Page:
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June 2013 Archives

Prejudgment Interest - Is Justice Delayed Really Justice Denied?

It can take years for a case to proceed from a complaint to a judgment. In Massachusetts, however, the injustice of a delayed judgment is remedied somewhat by an award of pre and post-judgment interest on money damages. This blog focuses on prejudgment interest, which is intended to compensate plaintiffs wrongfully deprived of the use of money to make them whole for that loss. Unless a claim is brought pursuant to a specific statute that provides a different interest rate, prejudgment interest accrues at the high rate of 12% under Massachusetts law. 

The Price of Agreeing to Arbitration

In the recent decision of Oxford Health Plans v. Sutter, the U.S. Supreme Court ruled unanimously that even a "grave error" of an arbitrator is not enough to vacate an award in most cases. Oxford Health Plans had gone to federal court seeking to vacate an arbitrator's decision that John Sutter, MD, could bring a class action on behalf of himself and other New Jersey physicians alleging that Oxford failed to make full and prompt payment for services provided to members of Oxford's network.

275 Washington St. Corp. v. Hudson River Int'l., LLC: Collecting Indemnification Damages in Commercial Leases

In a recent case, 275 Washington St. Corp. v. Hudson River Int'l., LLC, 465 Mass. 16 (2013), the Supreme Judicial Court ruled that a commercial landlord cannot recover post-termination damages under an indemnification clause until the original lease term expires.  In 275 Washington St. Corp., the tenant vacated the premises and ceased paying rent 18 months into a 12-year lease.  The lease included an indemnification clause that provided, "Tenant shall indemnify Landlord against all loss of rent and other payments which Landlord may incur by reason of such termination during the remainder of the term."  After the tenant vacated, the landlord terminated the lease, and, relying on the indemnification clause, demanded that the tenant pay the landlord's lost rent over the entire 12-year lease term, in addition to the unpaid rent that accrued prior to termination of the lease.  The landlord's total potential damages with interest exceeded $1,000,000.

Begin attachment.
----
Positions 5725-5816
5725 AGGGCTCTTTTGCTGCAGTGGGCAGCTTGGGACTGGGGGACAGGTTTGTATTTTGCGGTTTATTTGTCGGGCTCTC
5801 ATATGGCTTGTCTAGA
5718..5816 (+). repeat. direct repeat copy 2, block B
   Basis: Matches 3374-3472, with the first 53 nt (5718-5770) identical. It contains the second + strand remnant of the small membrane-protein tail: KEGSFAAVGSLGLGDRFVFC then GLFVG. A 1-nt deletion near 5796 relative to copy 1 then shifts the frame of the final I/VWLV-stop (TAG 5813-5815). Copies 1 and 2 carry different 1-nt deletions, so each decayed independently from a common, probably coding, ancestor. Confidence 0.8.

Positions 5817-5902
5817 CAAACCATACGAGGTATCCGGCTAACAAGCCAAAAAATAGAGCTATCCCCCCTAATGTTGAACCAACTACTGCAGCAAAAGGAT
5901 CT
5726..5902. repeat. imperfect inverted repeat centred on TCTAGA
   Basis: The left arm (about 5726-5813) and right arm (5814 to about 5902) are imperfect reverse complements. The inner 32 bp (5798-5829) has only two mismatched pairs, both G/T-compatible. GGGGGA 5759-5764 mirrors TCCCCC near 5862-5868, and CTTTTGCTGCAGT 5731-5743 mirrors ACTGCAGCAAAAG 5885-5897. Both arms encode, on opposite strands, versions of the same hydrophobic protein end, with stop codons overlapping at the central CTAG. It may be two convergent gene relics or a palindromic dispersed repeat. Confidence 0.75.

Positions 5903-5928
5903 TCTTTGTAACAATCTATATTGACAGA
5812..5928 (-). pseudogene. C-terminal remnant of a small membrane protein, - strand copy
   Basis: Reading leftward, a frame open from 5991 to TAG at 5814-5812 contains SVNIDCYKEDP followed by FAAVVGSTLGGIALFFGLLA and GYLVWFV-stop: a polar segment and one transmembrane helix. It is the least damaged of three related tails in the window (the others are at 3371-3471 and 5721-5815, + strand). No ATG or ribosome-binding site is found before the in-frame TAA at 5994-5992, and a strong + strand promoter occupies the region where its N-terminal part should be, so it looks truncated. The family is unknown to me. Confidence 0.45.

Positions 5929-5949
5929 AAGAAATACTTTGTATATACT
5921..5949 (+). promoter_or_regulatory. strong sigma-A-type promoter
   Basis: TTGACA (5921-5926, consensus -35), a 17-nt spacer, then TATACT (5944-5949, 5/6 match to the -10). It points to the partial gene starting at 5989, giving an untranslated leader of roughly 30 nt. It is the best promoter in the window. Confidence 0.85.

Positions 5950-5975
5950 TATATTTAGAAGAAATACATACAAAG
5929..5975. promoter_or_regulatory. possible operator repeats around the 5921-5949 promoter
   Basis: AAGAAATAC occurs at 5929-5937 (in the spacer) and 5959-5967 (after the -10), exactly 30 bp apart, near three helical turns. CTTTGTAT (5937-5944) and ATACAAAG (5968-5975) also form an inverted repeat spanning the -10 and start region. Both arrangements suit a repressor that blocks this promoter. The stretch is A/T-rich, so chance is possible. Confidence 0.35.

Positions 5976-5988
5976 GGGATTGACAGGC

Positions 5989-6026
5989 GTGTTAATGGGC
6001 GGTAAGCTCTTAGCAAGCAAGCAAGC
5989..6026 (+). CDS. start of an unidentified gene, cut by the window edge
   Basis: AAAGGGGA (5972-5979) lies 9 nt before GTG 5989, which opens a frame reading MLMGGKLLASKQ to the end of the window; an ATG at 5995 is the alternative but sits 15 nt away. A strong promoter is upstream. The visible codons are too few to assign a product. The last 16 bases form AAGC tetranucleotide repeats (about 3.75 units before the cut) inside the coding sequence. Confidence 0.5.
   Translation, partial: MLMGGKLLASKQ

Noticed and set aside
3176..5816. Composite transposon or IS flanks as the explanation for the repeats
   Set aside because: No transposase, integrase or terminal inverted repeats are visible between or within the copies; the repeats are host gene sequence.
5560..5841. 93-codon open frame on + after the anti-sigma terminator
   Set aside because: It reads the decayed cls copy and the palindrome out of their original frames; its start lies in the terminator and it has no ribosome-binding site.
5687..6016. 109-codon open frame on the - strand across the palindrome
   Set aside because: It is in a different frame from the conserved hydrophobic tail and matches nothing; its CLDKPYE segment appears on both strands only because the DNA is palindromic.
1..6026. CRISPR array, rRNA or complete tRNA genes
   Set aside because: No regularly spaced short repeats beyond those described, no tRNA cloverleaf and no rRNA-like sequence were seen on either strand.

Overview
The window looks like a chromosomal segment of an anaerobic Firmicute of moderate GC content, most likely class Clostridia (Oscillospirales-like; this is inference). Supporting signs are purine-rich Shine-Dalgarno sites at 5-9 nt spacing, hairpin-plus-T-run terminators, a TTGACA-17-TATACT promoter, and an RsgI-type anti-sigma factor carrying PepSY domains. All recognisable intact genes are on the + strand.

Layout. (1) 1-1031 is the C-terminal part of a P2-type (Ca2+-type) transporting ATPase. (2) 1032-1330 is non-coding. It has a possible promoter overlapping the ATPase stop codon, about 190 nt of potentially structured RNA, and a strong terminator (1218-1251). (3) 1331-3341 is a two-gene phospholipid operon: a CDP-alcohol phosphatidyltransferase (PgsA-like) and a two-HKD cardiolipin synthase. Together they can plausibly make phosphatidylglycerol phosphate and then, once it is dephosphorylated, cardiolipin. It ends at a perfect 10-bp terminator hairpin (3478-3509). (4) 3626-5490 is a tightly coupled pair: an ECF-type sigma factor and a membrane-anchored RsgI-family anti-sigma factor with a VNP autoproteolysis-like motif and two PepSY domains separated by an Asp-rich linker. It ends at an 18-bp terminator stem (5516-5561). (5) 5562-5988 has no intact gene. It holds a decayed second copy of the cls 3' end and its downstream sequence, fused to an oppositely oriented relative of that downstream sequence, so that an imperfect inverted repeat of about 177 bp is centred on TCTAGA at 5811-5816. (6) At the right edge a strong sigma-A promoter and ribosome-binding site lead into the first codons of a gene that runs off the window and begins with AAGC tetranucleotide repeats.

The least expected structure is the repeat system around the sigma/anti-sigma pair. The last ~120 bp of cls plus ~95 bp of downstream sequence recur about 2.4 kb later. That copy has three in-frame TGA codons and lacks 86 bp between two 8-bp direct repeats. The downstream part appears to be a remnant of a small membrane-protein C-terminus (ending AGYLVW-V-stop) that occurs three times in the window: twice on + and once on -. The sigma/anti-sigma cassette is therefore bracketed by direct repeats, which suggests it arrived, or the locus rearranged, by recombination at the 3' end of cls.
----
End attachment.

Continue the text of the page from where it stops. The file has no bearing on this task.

Tax Dependency Exemptions

In a case decided last month, the Court held that a Judge of the Massachusetts Probate and Family Court has the authority to order the allocation of tax dependency exemptions for divorced parents.  When parents divorce, only one parent is permitted to claim the tax dependency exemption for parties' minor child(ren) on his/her tax returns.  For the 2013 tax year, the tax dependency exemption is $3,900 for each dependent (subject to phase out based upon certain income levels).  Disputes between divorcing parties can arise regarding tax dependency exemptions because being able to claim the tax dependency exemption for the minor child(ren) may provide one party with real tax savings. 

Broker Beware

According to the Supreme Judicial Court, a real estate broker must "exercise reasonable care" not only in making representations about a property, but also in determining whether to rely on a seller's information about that property. See DeWolfe v. Hingham Centre, Ltd., 464 Mass. 795, 796 (2013). After roughly four years of looking, the Plaintiff in DeWolfe, a professional hair stylist, found a property he liked, thanks to newspaper and MLS listings by the sellers' broker. Id. at 796-98. The broker advertised the property as zoned with a "Business B" designation, which would permit "hairdresser" as a use on the scale Plaintiff anticipated. Id. Shortly after the conveyance, however, Plaintiff learned the property in fact was zoned "Residential B," a designation permitting perhaps a small, home-based hairdressing business but not the six-station hair salon Plaintiff had planned to establish. Id. at 798.